World War II and the Atomic Bomb News Project

In 1945, the war in Europe had ceased. However, in the Pacific, a fierce battle still waged on as Japan refused to end the fighting. Japan was threatened and urged to surrender. If they chose not to surrender, there would be dire consequences for the island nation. After severe warnings, President Harry S. Truman decided to enact and utilize the atomic bomb to end the war. Hiroshima and Nagasaki were the sites of the two atomic bomb drops, forever changing warfare in the world. Students will investigate a variety of primary sources to further expand their depth of knowledge on the decision to utilize the atomic bomb and its effects on the Japanese people during WWII. Students will then present their findings in a news broadcast format. 

Standards & Objectives

Academic standards
Evaluate the topic or subject in multiple diverse formats and media.
Write arguments to support claims in an analysis of substantive topics or texts, using valid reasoning supported by relevant and sufficient evidence.
Write an opinion piece evaluating the Manhattan Project, including the rationale for using the atomic bomb to end the war.
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Learning objectives: 

Students will be able to:

  • analyze and interpret primary sources in various forms, including photographs and written text
  • collaborate within groups in a simulation activity
  • evaluate the main points of a historical event from secondary sources
  • develop group research skills
  • write an argumentative essay
Essential and guiding questions: 

By analyzing the primary and secondary sources presented, what was the immediate impact of the bombings on the Japanese people and the affected areas? How did this lead to the decision to end the war?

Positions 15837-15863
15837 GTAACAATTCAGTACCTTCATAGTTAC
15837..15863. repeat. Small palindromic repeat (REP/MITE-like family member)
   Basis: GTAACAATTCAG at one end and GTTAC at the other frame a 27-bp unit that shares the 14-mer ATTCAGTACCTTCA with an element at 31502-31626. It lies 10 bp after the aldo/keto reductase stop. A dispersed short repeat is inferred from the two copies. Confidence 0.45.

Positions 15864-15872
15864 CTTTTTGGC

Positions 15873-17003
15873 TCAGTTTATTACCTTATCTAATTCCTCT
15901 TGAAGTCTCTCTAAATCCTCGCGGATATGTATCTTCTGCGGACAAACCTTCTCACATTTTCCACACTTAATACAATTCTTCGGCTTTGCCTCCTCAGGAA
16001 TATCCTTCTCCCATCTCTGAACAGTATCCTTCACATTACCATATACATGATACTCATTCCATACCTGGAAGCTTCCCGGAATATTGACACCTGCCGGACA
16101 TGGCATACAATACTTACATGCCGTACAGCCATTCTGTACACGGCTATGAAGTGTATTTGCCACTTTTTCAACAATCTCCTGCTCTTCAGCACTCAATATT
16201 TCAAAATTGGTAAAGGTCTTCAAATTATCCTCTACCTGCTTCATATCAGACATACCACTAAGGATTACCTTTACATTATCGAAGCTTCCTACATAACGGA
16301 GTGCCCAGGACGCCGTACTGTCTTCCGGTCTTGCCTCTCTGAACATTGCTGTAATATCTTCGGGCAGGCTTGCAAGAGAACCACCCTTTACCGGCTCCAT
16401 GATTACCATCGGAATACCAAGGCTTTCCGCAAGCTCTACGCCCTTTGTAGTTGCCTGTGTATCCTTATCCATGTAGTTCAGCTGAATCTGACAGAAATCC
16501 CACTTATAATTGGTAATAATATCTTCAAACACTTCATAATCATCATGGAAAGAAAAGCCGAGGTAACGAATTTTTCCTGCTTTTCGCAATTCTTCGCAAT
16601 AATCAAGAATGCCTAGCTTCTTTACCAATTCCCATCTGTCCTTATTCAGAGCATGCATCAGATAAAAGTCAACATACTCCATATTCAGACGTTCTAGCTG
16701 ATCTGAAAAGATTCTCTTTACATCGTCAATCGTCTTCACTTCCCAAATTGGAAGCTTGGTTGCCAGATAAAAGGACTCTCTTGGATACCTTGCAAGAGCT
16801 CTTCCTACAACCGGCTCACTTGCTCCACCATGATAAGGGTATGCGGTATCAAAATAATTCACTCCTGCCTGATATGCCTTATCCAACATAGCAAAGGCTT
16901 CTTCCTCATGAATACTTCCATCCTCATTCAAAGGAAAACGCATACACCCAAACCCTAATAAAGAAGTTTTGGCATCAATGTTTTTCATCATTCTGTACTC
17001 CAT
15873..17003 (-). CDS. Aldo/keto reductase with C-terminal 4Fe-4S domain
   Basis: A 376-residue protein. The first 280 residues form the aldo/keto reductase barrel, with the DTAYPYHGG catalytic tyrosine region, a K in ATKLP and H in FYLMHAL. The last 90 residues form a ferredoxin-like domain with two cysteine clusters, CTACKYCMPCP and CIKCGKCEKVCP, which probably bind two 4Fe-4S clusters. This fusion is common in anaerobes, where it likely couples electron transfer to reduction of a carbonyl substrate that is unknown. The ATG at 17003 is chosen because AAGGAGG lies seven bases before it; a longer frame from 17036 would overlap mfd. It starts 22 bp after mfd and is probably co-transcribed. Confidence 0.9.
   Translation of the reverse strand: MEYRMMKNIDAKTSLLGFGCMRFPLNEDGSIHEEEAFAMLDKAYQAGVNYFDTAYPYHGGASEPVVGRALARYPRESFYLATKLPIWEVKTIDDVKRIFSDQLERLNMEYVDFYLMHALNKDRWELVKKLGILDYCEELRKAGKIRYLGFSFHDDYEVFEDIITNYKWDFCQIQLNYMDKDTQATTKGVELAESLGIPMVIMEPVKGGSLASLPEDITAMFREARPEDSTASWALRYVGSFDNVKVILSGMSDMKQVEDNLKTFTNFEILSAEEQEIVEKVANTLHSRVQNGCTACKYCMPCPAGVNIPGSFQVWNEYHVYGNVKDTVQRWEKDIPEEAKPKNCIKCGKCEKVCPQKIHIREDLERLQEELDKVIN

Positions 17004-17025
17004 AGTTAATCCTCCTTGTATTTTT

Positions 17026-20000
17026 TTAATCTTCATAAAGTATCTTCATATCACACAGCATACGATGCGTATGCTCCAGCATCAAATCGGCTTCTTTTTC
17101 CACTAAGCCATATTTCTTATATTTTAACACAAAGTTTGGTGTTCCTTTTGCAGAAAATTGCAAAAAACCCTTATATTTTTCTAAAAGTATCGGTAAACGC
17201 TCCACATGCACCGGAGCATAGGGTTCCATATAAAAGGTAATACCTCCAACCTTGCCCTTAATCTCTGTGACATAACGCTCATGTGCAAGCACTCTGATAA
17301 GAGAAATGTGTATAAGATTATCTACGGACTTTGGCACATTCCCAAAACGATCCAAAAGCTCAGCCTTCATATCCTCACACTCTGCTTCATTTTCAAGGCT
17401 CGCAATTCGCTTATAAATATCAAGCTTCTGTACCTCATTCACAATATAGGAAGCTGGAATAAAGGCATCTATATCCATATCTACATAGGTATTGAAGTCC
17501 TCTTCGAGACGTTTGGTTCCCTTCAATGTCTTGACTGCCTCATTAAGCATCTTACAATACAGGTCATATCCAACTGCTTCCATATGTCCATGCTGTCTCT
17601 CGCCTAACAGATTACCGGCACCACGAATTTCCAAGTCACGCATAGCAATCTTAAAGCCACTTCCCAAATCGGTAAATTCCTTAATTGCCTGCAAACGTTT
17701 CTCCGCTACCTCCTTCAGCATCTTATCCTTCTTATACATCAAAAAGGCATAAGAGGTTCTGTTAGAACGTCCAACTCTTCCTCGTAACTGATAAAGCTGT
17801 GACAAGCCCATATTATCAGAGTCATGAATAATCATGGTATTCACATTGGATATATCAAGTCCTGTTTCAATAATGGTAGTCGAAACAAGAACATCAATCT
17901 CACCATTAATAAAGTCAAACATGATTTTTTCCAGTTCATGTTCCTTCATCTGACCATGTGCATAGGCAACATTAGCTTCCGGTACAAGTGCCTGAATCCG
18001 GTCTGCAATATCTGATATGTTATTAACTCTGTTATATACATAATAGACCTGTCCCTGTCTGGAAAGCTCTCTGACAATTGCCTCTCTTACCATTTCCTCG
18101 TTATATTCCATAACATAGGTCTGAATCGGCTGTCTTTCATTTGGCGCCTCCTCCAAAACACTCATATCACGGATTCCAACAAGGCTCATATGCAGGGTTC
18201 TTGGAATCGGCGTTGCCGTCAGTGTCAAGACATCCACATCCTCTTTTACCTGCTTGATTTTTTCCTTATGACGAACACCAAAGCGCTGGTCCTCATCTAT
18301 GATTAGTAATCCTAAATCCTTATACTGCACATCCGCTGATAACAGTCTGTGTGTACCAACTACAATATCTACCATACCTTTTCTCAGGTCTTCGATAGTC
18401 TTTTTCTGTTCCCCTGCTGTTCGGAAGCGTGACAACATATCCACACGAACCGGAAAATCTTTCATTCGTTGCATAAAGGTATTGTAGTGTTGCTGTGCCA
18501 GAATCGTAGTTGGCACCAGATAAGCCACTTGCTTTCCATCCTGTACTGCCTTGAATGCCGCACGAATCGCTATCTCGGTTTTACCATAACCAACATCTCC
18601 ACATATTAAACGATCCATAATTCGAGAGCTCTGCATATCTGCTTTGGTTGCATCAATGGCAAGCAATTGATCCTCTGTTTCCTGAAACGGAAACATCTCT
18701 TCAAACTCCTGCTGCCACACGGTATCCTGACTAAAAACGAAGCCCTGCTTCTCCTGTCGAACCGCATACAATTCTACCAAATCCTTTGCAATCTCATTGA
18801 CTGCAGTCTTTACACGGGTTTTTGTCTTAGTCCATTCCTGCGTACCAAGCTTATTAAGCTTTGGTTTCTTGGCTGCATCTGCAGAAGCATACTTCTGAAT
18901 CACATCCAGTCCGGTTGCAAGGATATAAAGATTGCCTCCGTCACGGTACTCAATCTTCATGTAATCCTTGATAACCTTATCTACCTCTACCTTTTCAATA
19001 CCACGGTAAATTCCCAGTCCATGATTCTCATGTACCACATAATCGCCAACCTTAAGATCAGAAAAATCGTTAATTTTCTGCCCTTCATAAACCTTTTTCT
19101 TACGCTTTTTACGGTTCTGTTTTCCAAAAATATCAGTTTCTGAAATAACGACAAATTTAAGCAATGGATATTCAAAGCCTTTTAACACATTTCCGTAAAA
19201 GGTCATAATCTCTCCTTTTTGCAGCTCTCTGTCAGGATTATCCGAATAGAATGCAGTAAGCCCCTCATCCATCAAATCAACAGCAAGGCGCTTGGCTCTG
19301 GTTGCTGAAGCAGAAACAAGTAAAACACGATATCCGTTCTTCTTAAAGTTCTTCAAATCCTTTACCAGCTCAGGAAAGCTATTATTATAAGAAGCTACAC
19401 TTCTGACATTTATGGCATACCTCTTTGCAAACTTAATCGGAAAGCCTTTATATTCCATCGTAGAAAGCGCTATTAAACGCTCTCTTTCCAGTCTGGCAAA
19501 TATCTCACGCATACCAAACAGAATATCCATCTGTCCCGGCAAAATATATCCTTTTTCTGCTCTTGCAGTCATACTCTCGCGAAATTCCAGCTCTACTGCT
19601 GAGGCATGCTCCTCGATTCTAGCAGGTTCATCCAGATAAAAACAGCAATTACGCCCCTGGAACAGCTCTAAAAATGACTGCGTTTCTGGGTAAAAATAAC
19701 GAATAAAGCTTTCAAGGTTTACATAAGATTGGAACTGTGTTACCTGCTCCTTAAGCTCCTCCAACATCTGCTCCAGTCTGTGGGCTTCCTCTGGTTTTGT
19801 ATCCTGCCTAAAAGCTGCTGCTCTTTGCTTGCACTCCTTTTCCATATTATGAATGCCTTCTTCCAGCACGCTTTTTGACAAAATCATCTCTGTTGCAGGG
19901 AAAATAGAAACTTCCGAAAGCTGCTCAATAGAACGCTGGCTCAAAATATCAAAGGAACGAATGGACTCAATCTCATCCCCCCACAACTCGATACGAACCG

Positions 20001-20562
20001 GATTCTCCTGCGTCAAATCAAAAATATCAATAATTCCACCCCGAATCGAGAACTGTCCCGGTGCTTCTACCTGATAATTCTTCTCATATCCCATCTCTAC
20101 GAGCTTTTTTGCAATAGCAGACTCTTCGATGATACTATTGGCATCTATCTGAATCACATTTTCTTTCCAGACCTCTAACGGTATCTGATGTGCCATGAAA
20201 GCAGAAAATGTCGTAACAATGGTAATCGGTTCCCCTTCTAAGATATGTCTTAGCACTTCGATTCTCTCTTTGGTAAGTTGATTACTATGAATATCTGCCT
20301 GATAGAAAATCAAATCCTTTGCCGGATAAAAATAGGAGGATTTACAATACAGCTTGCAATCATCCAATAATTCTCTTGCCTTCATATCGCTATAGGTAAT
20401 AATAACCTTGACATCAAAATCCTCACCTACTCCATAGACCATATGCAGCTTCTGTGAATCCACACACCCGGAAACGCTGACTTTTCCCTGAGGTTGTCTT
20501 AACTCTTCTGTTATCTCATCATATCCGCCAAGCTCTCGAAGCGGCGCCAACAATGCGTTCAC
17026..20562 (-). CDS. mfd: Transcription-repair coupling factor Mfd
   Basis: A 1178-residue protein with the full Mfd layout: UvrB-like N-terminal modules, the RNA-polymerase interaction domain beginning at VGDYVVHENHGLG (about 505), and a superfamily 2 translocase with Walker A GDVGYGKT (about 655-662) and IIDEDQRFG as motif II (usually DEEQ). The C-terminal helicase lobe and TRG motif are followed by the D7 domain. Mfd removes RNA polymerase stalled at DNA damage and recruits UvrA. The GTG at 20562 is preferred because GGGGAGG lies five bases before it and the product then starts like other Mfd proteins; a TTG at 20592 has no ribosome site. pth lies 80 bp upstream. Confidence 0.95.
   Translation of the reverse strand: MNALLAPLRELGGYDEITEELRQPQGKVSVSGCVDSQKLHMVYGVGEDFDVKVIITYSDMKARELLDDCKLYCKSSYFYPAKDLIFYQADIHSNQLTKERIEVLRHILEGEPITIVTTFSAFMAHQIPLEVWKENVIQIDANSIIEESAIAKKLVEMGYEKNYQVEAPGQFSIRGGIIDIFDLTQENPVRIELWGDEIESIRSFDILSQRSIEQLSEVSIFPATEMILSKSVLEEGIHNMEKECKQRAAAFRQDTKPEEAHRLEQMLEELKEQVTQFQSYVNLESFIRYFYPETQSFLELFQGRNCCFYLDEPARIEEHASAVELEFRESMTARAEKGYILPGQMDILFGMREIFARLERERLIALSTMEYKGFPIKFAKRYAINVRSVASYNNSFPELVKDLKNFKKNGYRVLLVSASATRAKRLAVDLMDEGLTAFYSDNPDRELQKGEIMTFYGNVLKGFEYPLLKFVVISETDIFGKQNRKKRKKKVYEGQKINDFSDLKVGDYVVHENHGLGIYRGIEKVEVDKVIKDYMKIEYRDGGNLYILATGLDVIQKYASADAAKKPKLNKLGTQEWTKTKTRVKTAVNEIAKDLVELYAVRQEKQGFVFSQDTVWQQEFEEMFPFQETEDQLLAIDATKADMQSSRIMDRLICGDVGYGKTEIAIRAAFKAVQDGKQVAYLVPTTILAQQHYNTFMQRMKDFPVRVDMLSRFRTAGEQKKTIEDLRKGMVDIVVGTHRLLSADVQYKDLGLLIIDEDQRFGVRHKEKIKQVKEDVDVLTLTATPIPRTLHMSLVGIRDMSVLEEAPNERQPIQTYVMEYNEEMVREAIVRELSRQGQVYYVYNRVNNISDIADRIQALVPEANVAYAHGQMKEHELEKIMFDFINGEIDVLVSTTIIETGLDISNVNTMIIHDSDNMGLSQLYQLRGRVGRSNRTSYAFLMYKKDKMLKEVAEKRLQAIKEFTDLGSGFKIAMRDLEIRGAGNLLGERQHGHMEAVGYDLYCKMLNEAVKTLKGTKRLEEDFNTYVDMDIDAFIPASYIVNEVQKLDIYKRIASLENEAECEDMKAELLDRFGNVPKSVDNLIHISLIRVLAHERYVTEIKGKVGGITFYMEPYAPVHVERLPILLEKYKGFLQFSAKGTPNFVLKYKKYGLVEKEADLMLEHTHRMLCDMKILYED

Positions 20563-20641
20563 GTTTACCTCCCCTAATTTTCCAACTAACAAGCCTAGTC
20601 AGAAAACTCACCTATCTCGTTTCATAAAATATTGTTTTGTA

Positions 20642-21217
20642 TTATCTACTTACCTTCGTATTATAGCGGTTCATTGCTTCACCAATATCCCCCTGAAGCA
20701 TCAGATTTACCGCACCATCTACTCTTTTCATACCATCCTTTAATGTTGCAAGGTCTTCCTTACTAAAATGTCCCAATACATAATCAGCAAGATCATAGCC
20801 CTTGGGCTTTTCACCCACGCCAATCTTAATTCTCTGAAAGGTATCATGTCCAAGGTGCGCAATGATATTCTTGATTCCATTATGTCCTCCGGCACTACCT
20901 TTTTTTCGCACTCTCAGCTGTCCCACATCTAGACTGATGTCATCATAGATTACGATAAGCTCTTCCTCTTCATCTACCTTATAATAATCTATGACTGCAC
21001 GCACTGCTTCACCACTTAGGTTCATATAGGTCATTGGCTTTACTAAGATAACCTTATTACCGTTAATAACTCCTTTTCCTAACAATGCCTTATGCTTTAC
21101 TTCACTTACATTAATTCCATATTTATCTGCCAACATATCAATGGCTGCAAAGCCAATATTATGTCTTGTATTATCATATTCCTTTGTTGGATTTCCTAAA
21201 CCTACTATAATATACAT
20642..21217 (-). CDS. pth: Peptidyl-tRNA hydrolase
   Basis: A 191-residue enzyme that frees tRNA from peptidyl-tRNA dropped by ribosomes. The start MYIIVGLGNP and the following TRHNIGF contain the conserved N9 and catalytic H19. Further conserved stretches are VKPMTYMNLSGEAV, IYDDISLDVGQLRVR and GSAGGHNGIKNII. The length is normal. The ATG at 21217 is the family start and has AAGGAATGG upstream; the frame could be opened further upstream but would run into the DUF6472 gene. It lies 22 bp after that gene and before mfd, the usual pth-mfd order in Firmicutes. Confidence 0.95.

Lesson Variations

Blooms taxonomy level: 
Extension suggestions: 

Locate and view actual news footage from the 1945 bomb drops and have students compare and contrast their news broadcast versus the actual live reporters during this challenging era. There are several authentic clips on YouTube, from actual news coverage to accounts from survivors. Students should consider the following questions:

  • What key pieces of detail did you portray accurately?
  • In hindsight, how could your group improve upon your broadcast presentation?
  • Do you believe your newscast would have been well received in 1945?
  • After watching the actual broadcast and reflecting on the class presentations, which group do you believe best portrayed the actual events of Hiroshima and Nagasaki?

Create a follow-up news report (or even a documentary clip) talking about the aftermath of the atomic bombs one year after the drop, or perhaps ten years afterwards. Incorporate long-range reflections from soldiers and civilians about the impact of the bombs, what the bombs achieved (or didn’t achieve), and how the Japanese reacted to defeat.

Helpful Hints


  • Manila folders or large brown envelopes
  • Print-outs of primary source images and texts (4 each)
  • Primary Source Analysis Tool: questions and worksheet
  • News Project Instructions & Reflections (2 pages long)
  • News Project Evaluation Rubric
  • World War II & the Atomic Bomb Essay Rubric